Poetry in Motion — Performers with Disabilities

Poetry in Motion: Actors on stage white masks and long flowing costumes

China’s first special art performance to combine music, dance, and poetry by people with disabilities sowed seeds of appreciation in viewers.

Whether these seeds continue to germinate with similar performances in the future, the experience pulled on the audience’s heartstrings, which is perhaps the greatest reward any poet could hope for.

The expression “Poetry and Poetry” originates from the Han Dynasty (206 BC- 220 AD). During this period, the essential characteristics of poetry were considered to be expressions of the thoughts and feelings of human beings and the spirit world. As the first special art performance by people with disabilities attempted to integrate music, dance, and poetry, it showcased an even more emotional side of poetry. The actresses who are deaf used their body movements to create a creative background and to showcase the cultural context of each poem. The performers who could not move used their language skills to convey the charms and subtleties of the poetic words. Together, they complimented and fit together well.

This drama, created by the China Disabled People’s Performing Art Troupe, featured three different Chapters of poems acted out in special artistic performances. From the first Chapter called “Why do People Write Poems,” to the second chapter, when it becomes clear why people today should learn about ancient literature. The last chapter focuses on the legacy of traditional culture and classical Chinese poetry. Since their first performance, the troupe has received invitations from numerous primary and secondary schools throughout Beijing. The students responded deeply to the charms of the poetry and gained a more in-depth understanding of their culture.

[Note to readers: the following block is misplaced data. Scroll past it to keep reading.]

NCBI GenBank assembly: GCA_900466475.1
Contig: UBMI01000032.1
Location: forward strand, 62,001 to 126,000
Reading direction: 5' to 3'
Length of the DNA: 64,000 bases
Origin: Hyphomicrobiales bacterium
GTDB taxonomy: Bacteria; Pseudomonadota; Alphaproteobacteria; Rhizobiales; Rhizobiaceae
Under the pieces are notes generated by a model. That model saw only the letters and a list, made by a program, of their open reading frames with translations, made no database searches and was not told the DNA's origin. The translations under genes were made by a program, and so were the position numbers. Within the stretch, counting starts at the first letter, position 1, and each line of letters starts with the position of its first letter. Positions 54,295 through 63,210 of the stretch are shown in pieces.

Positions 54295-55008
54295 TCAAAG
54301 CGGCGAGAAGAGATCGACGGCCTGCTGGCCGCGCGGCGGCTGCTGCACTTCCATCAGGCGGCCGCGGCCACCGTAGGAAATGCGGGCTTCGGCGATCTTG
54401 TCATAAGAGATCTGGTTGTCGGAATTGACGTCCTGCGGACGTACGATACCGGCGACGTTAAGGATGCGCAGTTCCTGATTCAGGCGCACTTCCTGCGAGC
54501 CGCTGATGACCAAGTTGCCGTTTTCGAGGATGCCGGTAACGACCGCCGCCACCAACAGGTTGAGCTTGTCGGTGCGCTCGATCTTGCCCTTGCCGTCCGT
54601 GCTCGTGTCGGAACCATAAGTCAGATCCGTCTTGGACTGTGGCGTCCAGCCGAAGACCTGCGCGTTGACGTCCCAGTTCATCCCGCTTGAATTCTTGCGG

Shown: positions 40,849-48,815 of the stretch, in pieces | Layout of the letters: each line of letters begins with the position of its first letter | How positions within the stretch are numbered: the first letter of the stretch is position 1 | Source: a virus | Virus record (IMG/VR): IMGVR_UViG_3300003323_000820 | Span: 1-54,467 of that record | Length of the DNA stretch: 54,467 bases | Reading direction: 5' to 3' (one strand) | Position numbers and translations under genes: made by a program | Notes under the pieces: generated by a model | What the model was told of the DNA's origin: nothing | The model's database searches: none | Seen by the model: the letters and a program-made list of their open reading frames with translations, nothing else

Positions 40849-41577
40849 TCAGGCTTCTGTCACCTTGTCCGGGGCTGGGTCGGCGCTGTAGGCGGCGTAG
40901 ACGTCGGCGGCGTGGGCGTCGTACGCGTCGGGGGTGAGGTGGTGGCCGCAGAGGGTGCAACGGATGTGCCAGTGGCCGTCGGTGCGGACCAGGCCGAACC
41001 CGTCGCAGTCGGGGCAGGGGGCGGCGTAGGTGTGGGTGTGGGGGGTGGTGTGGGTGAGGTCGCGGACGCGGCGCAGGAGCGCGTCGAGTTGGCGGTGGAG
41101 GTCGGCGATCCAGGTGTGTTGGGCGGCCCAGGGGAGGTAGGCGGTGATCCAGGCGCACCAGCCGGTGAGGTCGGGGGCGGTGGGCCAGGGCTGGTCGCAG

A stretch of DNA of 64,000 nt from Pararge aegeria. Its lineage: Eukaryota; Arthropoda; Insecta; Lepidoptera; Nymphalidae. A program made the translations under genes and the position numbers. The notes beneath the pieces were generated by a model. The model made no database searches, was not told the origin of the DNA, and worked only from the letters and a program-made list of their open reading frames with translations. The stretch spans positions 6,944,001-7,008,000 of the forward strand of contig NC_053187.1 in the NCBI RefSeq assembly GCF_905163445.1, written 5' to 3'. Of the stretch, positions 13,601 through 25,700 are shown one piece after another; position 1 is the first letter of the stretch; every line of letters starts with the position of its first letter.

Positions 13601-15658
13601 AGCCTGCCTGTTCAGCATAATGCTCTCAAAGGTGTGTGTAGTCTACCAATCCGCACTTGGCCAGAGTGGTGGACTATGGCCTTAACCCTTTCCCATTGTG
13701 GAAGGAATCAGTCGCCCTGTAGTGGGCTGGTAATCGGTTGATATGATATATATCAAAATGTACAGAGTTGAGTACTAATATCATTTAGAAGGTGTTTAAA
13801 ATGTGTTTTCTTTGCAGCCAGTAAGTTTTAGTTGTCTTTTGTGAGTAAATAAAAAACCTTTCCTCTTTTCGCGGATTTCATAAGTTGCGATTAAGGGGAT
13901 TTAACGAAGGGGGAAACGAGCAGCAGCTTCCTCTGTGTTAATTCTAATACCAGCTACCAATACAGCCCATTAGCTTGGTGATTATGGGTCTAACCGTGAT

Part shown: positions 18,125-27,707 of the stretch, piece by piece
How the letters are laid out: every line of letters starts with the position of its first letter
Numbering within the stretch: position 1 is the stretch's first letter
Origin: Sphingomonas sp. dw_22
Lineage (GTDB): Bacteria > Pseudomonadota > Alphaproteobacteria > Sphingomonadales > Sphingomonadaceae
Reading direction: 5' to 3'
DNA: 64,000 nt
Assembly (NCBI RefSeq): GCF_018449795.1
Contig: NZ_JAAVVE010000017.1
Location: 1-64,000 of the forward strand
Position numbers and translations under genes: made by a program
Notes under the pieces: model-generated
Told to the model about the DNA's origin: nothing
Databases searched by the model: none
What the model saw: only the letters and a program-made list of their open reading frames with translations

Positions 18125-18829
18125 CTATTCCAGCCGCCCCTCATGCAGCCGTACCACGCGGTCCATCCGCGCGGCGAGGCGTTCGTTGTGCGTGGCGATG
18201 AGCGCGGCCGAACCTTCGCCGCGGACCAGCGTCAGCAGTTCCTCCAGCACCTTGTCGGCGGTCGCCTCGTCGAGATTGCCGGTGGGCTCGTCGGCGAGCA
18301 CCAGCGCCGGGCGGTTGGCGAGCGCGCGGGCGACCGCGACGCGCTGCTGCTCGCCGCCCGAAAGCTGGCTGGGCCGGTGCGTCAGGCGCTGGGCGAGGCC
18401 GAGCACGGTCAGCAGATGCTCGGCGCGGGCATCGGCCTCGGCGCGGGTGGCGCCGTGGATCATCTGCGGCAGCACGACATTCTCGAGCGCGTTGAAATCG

Why write poetry? The first act of the first chapter called “If the Poet had no Poetic Words,” is represented by masked people who lived in ignorance. Although they were confused and exhausted, and the masks were restricting and made everyone frightened, this constraint also made them more eager to express themselves. Perhaps there are no better actors who can express the desire for expression than those who are deaf. It is even more effective when they move collectively as one, on stage, thus making the dance appear more powerful and inspiring. ...
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by Wang Yumeng
Photography by Zhang Heyong

This story is part of a series of articles published as an exclusive editorial exchange between China Press for People with Disabilities & Spring Breeze and ABILITY Magazine.

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